Every day a different body. Every day a different life. Every day in love with the same girl.
There’s never any warning about where it will be or who it will be. A has made peace with that, even established guidelines by which to live: Never get too attached. Avoid being noticed. Do not interfere.
It’s all fine until the morning that A wakes up in the body of Justin and meets Justin’s girlfriend, Rhiannon. From that moment, the rules by which A has been living no longer apply. Because finally A has found someone he wants to be with—day in, day out, day after day.
With his new novel, David Levithan has pushed himself to new creative heights. He has written a captivating story that will fascinate readers as they begin to comprehend the complexities of life and love in A’s world, as A and Rhiannon seek to discover if you can truly love someone who is destined to change every day.
We all want everything to be okay. We don't even wish so much for fantastic or marvelous or outstanding. We will happily settle for okay, because most of the time, okay is enough.
- A -
Before I started this book, I thought it would be like Midori no Hibi where the main character was coma in hospital and her/his soul went somewhere else. But when I started 1st chapter title is 5994 days and I counted it is about 16 years. That means the main character has changed body for all of his/her life.... It better will have an explanation!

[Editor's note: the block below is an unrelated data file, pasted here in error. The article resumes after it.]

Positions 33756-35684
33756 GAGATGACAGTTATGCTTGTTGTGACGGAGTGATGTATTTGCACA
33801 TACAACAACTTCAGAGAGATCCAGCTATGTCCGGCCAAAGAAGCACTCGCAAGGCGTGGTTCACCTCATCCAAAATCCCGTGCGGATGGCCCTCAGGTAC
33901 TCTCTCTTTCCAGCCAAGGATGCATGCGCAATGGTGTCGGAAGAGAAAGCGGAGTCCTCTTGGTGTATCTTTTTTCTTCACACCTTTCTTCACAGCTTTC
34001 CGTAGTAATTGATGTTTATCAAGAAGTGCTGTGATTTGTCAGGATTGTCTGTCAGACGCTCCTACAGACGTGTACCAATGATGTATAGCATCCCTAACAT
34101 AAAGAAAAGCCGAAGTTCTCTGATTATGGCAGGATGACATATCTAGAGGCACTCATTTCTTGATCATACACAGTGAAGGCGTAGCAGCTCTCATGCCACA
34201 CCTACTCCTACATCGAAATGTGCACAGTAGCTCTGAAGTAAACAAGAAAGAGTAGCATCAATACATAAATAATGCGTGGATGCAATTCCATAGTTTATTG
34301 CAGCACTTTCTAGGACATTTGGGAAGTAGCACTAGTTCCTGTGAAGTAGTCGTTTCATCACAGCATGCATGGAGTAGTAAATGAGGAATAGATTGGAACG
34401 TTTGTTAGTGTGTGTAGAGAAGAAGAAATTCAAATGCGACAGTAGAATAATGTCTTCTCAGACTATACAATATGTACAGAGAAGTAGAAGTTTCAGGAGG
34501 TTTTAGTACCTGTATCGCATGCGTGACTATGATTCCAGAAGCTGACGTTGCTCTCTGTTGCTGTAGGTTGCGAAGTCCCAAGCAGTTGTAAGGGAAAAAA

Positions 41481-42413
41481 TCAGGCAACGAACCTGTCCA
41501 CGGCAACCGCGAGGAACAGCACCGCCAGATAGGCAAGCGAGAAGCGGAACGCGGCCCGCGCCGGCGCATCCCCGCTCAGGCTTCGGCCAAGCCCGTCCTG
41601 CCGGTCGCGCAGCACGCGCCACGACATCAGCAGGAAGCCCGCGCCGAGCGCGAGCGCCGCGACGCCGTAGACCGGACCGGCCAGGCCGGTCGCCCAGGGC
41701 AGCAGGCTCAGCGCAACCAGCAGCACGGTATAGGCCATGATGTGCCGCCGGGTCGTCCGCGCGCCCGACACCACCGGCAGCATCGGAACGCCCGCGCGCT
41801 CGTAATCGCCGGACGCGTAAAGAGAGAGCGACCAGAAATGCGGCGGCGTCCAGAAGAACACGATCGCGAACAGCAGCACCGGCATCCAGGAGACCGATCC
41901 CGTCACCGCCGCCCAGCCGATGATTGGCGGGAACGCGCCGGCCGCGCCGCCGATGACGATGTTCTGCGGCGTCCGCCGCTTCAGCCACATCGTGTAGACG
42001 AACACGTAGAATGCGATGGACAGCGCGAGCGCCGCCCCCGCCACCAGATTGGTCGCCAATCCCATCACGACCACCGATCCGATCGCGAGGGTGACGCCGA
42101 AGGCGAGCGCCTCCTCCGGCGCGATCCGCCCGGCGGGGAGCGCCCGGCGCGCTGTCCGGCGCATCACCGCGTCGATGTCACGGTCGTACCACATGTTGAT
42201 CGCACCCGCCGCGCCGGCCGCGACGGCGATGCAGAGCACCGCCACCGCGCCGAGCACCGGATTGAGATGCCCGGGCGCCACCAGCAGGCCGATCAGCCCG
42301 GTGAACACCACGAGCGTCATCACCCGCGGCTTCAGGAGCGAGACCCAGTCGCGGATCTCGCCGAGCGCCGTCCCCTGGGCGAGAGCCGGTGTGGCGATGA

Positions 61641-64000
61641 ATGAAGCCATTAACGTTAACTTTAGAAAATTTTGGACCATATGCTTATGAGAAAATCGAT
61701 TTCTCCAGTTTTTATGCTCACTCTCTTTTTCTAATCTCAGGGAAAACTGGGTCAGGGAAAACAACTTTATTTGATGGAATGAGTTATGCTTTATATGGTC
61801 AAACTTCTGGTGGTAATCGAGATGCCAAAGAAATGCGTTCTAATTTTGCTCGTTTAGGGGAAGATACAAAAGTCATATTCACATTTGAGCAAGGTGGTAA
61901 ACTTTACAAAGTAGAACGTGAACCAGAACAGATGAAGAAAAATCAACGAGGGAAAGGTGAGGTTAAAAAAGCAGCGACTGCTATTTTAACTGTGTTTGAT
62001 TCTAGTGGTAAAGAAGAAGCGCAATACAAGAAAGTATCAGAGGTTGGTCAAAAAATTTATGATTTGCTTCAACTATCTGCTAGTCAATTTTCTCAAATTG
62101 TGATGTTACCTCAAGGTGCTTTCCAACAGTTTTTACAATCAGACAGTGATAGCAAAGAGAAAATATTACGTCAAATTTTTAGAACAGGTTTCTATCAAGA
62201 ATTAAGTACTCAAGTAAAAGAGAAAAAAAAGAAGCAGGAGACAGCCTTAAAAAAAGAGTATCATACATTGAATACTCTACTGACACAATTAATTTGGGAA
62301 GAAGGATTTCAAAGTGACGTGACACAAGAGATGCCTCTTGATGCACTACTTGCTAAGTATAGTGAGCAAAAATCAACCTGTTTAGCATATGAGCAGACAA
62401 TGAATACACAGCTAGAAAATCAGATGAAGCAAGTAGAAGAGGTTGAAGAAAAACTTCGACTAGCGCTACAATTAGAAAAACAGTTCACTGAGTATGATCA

But sadly it did not....
Okay I tried to convince myself to be drawn with the story!
First, I was spoiled with how beautiful the writing style was. Mr. Levithan used simple words, but they were collected into a thoughtful sentence. But weird, I don't like the main character. I don't like her/his Rhiannonism, and at some points it really disturbed me like this one :
"Why can't you like me like this?"
"It's too much. You're too perfect right now. I can't imagine being with someone like...you."
"But don't look at her- look at me."
"I can't see beyond her, okay? And there's also Justin. I have to think of Justin."
"No, you don't."
"You don't know, okay? How many walking hours were you in there? Fourteen? Fifteen? Did you really get to know everything about hin while you were in there? Everything about me?"
"You like him because he's a lost boy. Believe me. I've seen it happen before. But do you know what happens to girls who love lost boys? They become lost themselves. Without fail."
"You don't know me-"
"But I know how this works! I know what he's like. He doesn't care about you nearly as much as you care about him. He doesn't care about you nearly as much as I care about you."
Other example that made me really hate A after s/he ruined someone's day and made the mother angry
I take some satisfaction in fact that I'm only under her supervision for another eight hours or so.
I felt bad for Nathan, someone who was forced to do something he wouldn't do, went to a party which Rhiannon would attend, and ended up being stranded somewhere of the road. He took a conclusion that he was being possessed by the devil, but A said that people who believed Nathan's possession story were dumbass...
Dude, you possessed his body, did something Nathan didn't want to, left him somewhere without explanation, what's the different with being possessed by devil?
I understand A only had 'a day' that s/he wanted to live her/his life, but what I don't like is the way s/he thought that what Nathan was the bad guy. And Nathan was only one of some other victims of A's selfishness because of A's Rhiannonism, so her/his 'a day' became 'days in different victims'
Nevertheless I like other aspects in this book, like family issue, love issue (although I'm curious why there were more gay/lesbian couple than straight couple in the book), but most of chapters are flat.
Conclusion, A was so much better when S/HE WAS OUT OF HER/HIS RHIANNONISM. I actually love 6 additional days that are added in paperback edition.